about 2 months ago
top

$33 Firefox Phone Launched In India

jma05 Re:1 Billion Mobile Users? (83 comments)

> I know several towns in Western Europe that used to share a single cell tower.

You are talking about having a single cell tower. The parent and I are talking about having a single shared cell phone for the entire village. It used to happen back in the land line era when a village might have had just one or two pay phones, but not now.

about 2 months ago
top

$33 Firefox Phone Launched In India

jma05 Re:1 Billion Mobile Users? (83 comments)

> Some villages only have one cell phone that everyone shares

You don't seem to be talking from experience and seem to be simply conjecturing. I am in India. I have never heard of any village sharing just one cell phone. It is not even plausible. Now, it used to be, several decades ago, that there were just a handful of landlines per village. But a cell tower will not be setup unless the provider is sure that there is demand for enough to make an economic case. And there always is. Mobile phones are not expensive (but not cheaper than the cheap options in US). Mobile plans are however incredibly cheap compared to US. I know poor ($13 rent for a family of 4) families in India who have multiple mobile phones, one per working adult.

> So think of it as each person in India putting out $1100 for their phone

Poor people are not buying smartphones yet (its the lower middle class and up that is driving smart phones now). They still buy Nokia dumb phones and are now beginning to shift to cheap Android phones at $100. Firefox Phone helps by further lowering that barrier of entry. The minimum monthly talk refill plan I know is 30 *cents*... very cheap. You may not get many outgoing minutes, but you don't get charged for incoming calls, unlike US. So everyone in India who needs one, can afford a mobile phone plan.

$1100 for a phone is very expensive in India. I know several people who have them, but they are all rich. And it is often a status symbol rather than for an actual need.

> which they use in lieu of land line, TV and computer

No one in India uses a smart phone in lieu of a TV. Having cable TV (60-80 channels) in India is very cheap ($3 per month in poor neighborhoods). Indian mobile data plans start very cheap ($2) but are not robust enough to be used for routine video consumption yet. They won't be replacing TV anytime soon. Anyone who owns a $1100 mobile phone already has a pricey HDTV.

Mobile phones are also not replacing computers yet since most of the phone users, unlike US, were not computer users to begin with. People here use cheap service stations nearby, to pay bills online, where the operator sits in front of an online PC, accepts cash and pays bills for a few cents of service charge. This is much simpler for most people than using data plans and mobile web apps, for now. Around here (a small town), there is such a tiny store for every neighborhood and they provide small jobs that serve populace that is not yet computer savvy enough.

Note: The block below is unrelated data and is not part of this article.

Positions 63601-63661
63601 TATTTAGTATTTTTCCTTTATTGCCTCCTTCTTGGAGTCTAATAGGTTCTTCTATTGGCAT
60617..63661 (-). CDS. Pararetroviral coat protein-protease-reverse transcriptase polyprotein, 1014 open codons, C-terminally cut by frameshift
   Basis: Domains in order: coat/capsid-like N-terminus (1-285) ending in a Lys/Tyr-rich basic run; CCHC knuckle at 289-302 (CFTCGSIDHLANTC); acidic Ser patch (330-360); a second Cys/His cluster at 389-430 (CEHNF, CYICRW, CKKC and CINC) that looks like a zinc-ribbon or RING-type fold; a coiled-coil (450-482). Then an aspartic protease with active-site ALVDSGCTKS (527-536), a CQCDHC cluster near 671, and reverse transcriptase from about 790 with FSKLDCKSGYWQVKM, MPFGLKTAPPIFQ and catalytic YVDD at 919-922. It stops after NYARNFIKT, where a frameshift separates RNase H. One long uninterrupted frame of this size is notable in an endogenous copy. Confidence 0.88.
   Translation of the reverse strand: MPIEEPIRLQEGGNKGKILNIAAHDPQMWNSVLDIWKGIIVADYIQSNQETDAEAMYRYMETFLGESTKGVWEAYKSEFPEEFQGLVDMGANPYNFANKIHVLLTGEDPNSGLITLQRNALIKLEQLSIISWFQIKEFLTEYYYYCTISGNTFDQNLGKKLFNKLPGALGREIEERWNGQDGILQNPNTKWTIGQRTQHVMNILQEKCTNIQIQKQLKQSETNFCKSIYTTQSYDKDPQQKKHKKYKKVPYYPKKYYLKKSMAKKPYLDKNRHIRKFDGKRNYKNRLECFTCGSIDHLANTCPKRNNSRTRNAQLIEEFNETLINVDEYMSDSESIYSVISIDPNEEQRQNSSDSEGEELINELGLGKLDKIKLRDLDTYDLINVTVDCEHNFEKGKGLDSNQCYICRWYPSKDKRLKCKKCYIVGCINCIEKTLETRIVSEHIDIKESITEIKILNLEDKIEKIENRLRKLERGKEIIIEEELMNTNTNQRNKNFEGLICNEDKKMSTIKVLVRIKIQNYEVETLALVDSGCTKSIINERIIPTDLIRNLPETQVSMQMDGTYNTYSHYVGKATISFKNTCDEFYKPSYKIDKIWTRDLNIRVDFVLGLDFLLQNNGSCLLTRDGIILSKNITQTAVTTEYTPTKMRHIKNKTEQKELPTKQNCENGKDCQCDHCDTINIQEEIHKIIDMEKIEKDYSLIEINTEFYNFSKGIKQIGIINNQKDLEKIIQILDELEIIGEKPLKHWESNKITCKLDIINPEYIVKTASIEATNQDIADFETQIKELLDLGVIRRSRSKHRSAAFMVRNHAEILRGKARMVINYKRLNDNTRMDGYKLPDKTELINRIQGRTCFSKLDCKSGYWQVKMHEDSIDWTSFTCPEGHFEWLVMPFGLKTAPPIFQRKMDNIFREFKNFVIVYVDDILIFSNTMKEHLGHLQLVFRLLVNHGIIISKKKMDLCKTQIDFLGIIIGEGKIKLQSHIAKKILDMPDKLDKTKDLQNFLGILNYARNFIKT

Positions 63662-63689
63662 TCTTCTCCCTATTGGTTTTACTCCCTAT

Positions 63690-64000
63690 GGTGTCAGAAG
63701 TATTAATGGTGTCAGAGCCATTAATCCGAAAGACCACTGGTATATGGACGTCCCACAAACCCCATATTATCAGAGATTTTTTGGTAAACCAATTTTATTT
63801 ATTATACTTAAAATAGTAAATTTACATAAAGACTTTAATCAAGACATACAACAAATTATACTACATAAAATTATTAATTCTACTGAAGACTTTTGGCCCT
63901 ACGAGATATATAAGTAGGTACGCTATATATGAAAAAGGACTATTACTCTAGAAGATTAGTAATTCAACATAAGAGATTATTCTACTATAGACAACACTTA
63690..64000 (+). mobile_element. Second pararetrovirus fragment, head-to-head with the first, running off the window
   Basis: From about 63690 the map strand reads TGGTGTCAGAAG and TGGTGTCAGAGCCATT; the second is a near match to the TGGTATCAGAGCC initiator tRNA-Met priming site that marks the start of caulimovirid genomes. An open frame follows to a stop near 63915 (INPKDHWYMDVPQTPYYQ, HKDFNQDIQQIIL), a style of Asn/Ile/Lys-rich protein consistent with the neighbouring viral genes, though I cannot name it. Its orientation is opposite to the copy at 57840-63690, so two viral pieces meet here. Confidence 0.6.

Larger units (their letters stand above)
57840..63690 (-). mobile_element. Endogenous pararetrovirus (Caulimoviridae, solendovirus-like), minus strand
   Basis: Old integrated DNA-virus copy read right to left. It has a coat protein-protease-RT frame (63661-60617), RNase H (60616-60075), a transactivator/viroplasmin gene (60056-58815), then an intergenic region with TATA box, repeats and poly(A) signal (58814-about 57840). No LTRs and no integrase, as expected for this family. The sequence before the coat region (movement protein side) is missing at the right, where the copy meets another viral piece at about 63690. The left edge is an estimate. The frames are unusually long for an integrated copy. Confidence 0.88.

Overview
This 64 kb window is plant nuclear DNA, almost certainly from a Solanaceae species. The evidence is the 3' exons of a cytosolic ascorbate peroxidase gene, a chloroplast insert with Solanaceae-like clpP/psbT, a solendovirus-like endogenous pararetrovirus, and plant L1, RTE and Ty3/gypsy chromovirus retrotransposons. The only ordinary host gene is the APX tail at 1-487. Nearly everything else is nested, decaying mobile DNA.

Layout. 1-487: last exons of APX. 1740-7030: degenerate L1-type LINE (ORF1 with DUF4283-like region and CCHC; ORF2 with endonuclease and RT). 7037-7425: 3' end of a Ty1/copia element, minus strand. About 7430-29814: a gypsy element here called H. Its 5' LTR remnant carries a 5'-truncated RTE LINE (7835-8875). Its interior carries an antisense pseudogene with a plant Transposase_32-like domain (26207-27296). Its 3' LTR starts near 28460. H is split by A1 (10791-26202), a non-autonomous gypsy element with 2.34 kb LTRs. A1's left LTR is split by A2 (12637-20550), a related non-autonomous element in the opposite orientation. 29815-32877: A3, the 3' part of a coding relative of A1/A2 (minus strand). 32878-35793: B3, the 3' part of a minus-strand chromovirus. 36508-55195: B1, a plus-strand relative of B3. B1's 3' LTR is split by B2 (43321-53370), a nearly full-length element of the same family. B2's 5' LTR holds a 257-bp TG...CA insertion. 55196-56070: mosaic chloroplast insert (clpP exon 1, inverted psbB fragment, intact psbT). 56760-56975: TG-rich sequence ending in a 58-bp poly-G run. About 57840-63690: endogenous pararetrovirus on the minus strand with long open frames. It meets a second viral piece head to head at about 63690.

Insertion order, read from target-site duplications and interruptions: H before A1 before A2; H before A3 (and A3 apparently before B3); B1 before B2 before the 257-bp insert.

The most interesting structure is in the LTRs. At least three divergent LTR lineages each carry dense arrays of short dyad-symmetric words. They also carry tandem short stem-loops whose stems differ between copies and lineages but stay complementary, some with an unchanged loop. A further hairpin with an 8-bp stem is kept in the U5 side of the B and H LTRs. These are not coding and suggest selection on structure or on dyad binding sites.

about 2 months ago
top

NVIDIA Launches Tegra K1-Based SHIELD Tablet, Wireless Controller

jma05 Re:1920x1200 1920x1080 (42 comments)

Will Scarlett Johansson break my wrist otherwise?

about 3 months ago
top

Damian Conway On Perl 6 and the Philosophy of Programming

jma05 Re: "The real problem..." he explained (132 comments)

Well. I do write Python. I have seen no cause for hostility. I still write in Python 2.7 (there is no reason AFAIK to still use 2.5 or 2.6 other than just not bothering; 2.5 is just too old) but intend to switch whenever Linux distros make 3.x the default.

> "if you want to start a Python 3 fork, fine, but you'll get zero recognition or help from me"

That's pretty anecdotal. Here is something a bit more objective.
http://docs.continuum.io/anaco...
Of the 197 Python 2.7 packages from Anaconda distro, 141 are there in 3.x. So it is 71.5% there among the more common packages. At large, pypi shows 3.3 at 35% of 2.7 or 50% of 2.6.

about 4 months ago
top

Damian Conway On Perl 6 and the Philosophy of Programming

jma05 Re:Fourteen years? (132 comments)

More like the baby they had 14 years ago is starting to grow one.

Yes, I know the one about hackers and beards.

about 4 months ago

Submissions

top

UN votes to protect privacy in digital age

jma05 jma05 writes  |  about 10 months ago

jma05 (897351) writes "The UN General Assembly unanimously adopted a privacy resolution introduced by Brazil and Germany, against unlawful surveillance.

"The resolution affirms that the same rights that people have offline must also be protected online, including the right to privacy". Under pressure from US lobbying, the clause that mass surveillance constitutes a human rights violation was dropped earlier."

Link to Original Source
top

SCO Shares Plummet to 40 Cents

jma05 jma05 writes  |  more than 7 years ago

jma05 (897351) writes "From the article — "SCO's stock dropped more than 70 percent in the days following the ruling. It traded at US$1.56 Friday and opened at $0.40 Tuesday morning". Is it time for de-listing SCO again? SCOX"

Journals

jma05 has no journal entries.

Slashdot Login

Need an Account?

Forgot your password?